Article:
SC rules: Psychological incapacity as grounds for nullity of marriage a 'legal concept'

SC rules: Psychological incapacity as grounds for nullity of marriage a 'legal concept'
The Supreme Court unanimously pronounced that “psychological incapacity is not a medical but a legal concept.”
The STAR / Edd Gumban, file

MANILA, Philippines (Updated 8:20 p.m.) — In a new ruling, the Supreme Court has held that psychological incapacity, among the grounds in the nullity of marriage, is a legal concept and not medical, and that testimonies from psychologists and psychiatrists will no longer be mandatory in this case.

In a statement on Tuesday, the SC Public Information Office said the high court “unanimously modified the interpretation of the requirements of psychological incapacity as a ground for declaration of nullity of marriage found in Article 36 of the Family Code.”

The tribunal, in Tan-Andal v. Andal, ruled that psychological incapacity “refers to a personal condition that prevents a spouse to comply with fundamental martial obligations only in relation to a specific partner that may exist at the time of the marriage but may have revealed through behavior subsequent to the ceremonies.”

Article 36 of the Family Code holds that “a marriage contracted by any party who, at the time of the celebration, was psychologically incapacitated to comply with the essential martial obligations of marriage, shall likewise be void even if such incapacity becomes manifest only after its solemnization.”

Testimony of psychiatrist no longer mandatory

The SC PIO also said that the court held that psychological incapacity need not to be a mental or personality disorder, nor does it need to be a permanent or incurable condition.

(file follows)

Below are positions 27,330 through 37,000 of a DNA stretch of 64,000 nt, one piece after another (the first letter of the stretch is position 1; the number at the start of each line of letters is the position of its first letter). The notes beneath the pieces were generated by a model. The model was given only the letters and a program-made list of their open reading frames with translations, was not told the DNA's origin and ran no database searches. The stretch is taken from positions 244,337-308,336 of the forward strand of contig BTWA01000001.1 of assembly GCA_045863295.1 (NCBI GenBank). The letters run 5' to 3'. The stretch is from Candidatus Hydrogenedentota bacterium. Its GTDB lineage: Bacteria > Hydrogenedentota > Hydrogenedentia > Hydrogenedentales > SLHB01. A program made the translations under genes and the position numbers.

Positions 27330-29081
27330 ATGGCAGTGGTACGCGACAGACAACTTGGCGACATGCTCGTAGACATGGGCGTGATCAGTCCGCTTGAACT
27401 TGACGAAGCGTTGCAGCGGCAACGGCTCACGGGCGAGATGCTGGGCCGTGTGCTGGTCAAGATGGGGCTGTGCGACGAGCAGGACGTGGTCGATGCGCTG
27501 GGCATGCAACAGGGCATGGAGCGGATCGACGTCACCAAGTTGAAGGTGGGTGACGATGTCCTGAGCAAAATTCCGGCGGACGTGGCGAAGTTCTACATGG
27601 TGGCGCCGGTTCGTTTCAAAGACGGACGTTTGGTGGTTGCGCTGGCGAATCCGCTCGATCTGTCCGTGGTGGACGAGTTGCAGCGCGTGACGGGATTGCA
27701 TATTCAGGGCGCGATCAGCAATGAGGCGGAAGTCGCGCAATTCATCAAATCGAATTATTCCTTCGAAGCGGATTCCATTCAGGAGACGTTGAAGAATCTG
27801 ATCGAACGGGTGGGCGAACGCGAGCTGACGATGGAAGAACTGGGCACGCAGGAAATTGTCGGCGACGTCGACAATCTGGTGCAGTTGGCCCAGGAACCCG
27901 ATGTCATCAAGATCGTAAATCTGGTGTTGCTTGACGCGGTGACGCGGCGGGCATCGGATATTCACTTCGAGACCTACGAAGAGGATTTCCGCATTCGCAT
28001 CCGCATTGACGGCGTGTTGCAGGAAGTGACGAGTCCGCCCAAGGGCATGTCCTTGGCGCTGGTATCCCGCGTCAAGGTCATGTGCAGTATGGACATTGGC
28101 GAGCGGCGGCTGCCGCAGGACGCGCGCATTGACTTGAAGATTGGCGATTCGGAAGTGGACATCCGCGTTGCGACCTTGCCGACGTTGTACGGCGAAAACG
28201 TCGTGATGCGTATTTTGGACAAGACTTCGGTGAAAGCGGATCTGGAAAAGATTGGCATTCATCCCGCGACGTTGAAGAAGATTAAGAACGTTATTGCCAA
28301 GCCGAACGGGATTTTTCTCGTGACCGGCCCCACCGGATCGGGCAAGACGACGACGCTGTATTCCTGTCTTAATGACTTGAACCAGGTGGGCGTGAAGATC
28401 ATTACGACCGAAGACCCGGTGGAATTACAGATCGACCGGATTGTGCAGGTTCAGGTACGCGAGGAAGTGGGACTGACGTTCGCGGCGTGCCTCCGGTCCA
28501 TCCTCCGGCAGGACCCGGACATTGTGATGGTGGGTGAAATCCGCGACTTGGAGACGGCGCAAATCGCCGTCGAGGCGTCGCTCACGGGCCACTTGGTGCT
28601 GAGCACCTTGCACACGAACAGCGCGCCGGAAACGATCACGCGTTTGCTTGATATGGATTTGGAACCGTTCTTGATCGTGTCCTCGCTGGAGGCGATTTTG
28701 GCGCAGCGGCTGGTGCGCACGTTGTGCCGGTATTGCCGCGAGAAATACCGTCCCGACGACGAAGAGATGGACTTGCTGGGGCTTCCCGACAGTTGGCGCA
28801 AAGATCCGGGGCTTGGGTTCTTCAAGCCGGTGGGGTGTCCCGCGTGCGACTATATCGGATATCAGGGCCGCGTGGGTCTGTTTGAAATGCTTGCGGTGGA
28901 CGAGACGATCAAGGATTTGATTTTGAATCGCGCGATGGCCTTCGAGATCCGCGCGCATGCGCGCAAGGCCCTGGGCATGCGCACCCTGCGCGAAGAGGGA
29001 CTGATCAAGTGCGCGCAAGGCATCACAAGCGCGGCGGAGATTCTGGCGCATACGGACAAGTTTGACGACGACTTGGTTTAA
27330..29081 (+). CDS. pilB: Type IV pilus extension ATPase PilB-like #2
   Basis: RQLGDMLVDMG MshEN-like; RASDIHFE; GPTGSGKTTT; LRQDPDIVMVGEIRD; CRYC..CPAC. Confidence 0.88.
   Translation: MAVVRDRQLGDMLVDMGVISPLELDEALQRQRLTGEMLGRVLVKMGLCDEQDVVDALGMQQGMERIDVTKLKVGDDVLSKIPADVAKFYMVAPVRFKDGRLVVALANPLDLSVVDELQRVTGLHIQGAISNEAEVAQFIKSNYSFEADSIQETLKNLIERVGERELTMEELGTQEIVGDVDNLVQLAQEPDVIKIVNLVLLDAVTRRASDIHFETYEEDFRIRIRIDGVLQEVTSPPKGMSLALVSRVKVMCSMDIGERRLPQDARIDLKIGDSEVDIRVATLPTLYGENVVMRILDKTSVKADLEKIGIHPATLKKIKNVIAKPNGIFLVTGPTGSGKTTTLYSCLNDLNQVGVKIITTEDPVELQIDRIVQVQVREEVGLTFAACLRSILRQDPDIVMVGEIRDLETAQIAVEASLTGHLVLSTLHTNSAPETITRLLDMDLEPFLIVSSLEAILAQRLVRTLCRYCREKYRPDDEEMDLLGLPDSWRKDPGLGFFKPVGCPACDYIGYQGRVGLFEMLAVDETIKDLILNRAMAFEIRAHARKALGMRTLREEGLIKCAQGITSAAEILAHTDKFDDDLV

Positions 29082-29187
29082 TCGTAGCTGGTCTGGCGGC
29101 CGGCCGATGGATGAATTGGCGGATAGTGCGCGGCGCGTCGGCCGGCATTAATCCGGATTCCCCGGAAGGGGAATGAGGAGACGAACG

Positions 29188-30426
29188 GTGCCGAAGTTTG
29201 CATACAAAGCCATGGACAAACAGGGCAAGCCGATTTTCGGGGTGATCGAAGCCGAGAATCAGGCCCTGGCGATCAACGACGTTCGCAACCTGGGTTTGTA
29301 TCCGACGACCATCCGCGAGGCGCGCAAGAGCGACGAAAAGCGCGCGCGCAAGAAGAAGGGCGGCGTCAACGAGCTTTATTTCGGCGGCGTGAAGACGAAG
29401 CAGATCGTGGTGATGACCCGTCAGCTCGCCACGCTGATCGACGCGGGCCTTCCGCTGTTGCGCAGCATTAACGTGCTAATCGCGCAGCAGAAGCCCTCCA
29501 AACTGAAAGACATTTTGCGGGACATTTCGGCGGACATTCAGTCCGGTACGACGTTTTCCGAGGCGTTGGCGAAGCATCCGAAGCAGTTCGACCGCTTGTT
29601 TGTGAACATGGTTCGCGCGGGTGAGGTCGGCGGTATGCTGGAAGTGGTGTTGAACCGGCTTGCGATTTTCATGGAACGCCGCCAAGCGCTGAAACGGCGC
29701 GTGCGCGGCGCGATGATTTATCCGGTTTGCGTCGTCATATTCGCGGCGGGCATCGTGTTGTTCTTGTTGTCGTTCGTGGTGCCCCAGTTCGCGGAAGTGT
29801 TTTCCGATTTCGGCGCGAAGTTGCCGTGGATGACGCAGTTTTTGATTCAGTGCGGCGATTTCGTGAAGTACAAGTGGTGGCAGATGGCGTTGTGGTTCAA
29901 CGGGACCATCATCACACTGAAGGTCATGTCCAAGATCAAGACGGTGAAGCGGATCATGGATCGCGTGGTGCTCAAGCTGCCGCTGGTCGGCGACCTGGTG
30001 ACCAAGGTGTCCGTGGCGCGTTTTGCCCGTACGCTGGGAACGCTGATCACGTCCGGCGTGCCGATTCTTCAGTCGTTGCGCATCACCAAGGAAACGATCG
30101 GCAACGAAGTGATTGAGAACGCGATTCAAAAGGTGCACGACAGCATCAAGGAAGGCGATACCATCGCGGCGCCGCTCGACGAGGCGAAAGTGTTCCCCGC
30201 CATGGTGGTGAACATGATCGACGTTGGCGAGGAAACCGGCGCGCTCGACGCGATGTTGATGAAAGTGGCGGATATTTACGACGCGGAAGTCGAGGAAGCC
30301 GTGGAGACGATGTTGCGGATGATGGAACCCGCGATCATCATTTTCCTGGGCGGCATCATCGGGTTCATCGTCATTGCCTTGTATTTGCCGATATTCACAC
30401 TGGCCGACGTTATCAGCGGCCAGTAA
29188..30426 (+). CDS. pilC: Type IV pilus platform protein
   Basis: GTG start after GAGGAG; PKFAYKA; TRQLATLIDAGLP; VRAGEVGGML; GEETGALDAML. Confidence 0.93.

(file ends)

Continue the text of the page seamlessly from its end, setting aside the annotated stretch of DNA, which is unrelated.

“Therefore, the testimony of psychologist or psychiatrist is not mandatory in all cases. The totality of the evidence must show clear and convincing evidence to cause the declaration of nullity of marriage,” it added.

No other detail was released on the ruling.

The SC PIO said several concurring opinions were also submitted, but it has yet to make the full decision public.

Other requisites for marriage is found in Article 3 of the Family Code which lists: the authority of the solemnizing officer, a valid marriage license, and a marriage ceremony where the parties appear before the solemnizing officer and their declaration that they take each other as husband and wife, in presence of at least two witnesses.

The absences of the formal requisites as stated shall render void ab initio (void from the beginning), except when the solemnized person is not legally authorized to perform marriages.

Meanwhile at the House of Representatives, its committee on population and family relations approved House Bills 100, 838 and 2263 that seek to institutionalize absolute divorce and dissolution of marriage in the country.

House of Representatives’ records showed a technical working group deliberated on the proposed measures in March 2020. — Kristine Joy Patag


Editor's note: An earlier version of this story incorrectly referred to "annulment" rather than nullity of marriage. It has been corrected.

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